It was a new client who introduced me to Zoom videoconferencing in 2018. Kate Duttro, a master trainer in the “Dependable Strengths” method of career coaching, suggested we use Zoom to consult on the task of merging her three websites into one. Kate hosted that first session. I had been using Google’s “Hangouts” app up until this point, but Zoom was more advanced. Zoom offered much better video/sound quality, better screen-sharing, easy recording, easy scheduling. I never used Hangouts again. These days I would rather meet even local Albuquerque clients in a Zoom session. The screen-sharing allows my client to share their screen while getting the experiential hands-on learning. And we can pass control back and forth as needed. It’s also way easier for several participants to meet and do a screen-sharing session without having to gather around a laptop and look over each other’s shoulders. And everyone gets to skip the commute.
All my Zoom scheduling has become so much easier too. I use Vcita “Schedule Now” service which lets my clients pick a day and time that suits them. This service reads my published iCal calendar, so that once a date and time is reserved, no one else can schedule that spot. And Vcita connects with Zoom to create the scheduled session for me. When I think how much time this saves everyone in calls, voicemails, and emails… it is an incredible productivity booster.
During the pandemic, my wife and all her colleagues and students made a swift transition to work from home when the University of New Mexico had to shut down. The campus closed, but classes went on. For some students, it wasn’t ideal – good internet connectivity isn’t available everywhere – but everyone made do. And Patricia started offering Sunday Evening Zoom Office Hours, so students working on homework assignments for the next day could drop in and get some extra help from their prof.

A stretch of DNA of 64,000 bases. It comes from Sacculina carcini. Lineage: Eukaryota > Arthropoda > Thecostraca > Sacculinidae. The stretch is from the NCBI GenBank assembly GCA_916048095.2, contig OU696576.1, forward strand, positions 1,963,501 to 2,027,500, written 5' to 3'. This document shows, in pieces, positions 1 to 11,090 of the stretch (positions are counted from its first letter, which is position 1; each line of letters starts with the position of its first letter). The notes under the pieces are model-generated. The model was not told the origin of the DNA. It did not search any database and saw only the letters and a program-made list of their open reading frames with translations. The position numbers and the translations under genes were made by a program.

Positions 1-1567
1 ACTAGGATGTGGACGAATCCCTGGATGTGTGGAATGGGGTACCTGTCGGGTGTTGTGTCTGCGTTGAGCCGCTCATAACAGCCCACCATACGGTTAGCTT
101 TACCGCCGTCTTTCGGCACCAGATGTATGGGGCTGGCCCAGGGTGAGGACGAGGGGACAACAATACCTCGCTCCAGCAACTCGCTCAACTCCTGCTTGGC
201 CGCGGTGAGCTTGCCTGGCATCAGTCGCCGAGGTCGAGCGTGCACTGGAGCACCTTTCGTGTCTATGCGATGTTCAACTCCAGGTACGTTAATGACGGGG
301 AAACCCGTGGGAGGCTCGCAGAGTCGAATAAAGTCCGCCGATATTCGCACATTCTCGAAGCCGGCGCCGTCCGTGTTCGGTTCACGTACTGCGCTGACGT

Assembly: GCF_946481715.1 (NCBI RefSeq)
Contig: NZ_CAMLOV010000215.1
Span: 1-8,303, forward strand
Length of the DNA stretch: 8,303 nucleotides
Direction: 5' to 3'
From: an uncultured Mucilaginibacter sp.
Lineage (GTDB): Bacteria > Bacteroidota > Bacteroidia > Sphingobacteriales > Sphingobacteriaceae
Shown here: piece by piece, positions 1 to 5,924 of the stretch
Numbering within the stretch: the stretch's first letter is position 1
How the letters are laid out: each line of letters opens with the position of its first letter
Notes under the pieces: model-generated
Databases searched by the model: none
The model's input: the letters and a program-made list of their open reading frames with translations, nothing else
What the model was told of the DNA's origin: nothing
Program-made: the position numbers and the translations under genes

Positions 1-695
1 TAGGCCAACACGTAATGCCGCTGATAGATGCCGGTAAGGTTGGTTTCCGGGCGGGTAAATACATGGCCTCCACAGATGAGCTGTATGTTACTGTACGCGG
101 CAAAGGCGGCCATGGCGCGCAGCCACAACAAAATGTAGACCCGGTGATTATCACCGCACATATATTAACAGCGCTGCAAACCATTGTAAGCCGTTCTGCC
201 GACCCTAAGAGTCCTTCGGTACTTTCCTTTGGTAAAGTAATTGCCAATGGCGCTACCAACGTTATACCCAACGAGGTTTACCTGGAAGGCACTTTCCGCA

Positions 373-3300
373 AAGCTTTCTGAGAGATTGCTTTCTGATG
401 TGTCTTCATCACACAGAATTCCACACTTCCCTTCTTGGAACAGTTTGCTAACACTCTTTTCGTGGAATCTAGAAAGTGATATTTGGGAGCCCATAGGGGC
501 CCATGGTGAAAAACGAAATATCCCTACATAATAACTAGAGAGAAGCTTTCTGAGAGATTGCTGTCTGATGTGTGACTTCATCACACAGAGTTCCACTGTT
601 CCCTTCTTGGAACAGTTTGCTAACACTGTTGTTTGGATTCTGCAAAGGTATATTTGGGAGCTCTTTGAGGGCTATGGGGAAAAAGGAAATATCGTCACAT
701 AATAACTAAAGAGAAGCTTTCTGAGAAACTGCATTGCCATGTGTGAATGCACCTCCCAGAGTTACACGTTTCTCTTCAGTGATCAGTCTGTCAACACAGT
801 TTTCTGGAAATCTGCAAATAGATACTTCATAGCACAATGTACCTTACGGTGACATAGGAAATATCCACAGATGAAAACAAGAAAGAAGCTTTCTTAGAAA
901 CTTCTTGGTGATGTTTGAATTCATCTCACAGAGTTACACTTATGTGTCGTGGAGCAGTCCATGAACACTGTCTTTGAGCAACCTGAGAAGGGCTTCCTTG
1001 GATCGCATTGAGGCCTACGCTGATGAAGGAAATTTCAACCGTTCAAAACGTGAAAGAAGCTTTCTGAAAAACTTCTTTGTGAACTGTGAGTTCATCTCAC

Companies everywhere had to scramble. Many people faced a steep learning curve to figure out this technology for communications. They had to connect to networks and office systems. And they did it and got real work done at a distance. Having learned these new skills, and finding that remote work is not only do-able but has it’s advantages, not everyone is going to be eager to go back to a traditional office setting.
I have experienced various work-from-home scenarios and used remote-work tools as they’ve evolved over the years. For all the reasons described above I am convinced that “remote work” is here to stay, even when the pandemic becomes a distant memory. For years workers have been juggling work life and personal life, and assessing what’s ok, what’s not, and where the boundaries lie. With cell phones and email, employers have reached into their workers’ off-work hours and into their personal lives and spaces. On vacations even! These tools keep the channels of communication open and keep work flowing. Now employees are going to be saying “let’s do work differently, on new terms, so that we can all be more productive together.” Remote work is a win-win for those who are able to embrace the changes that technology makes possible.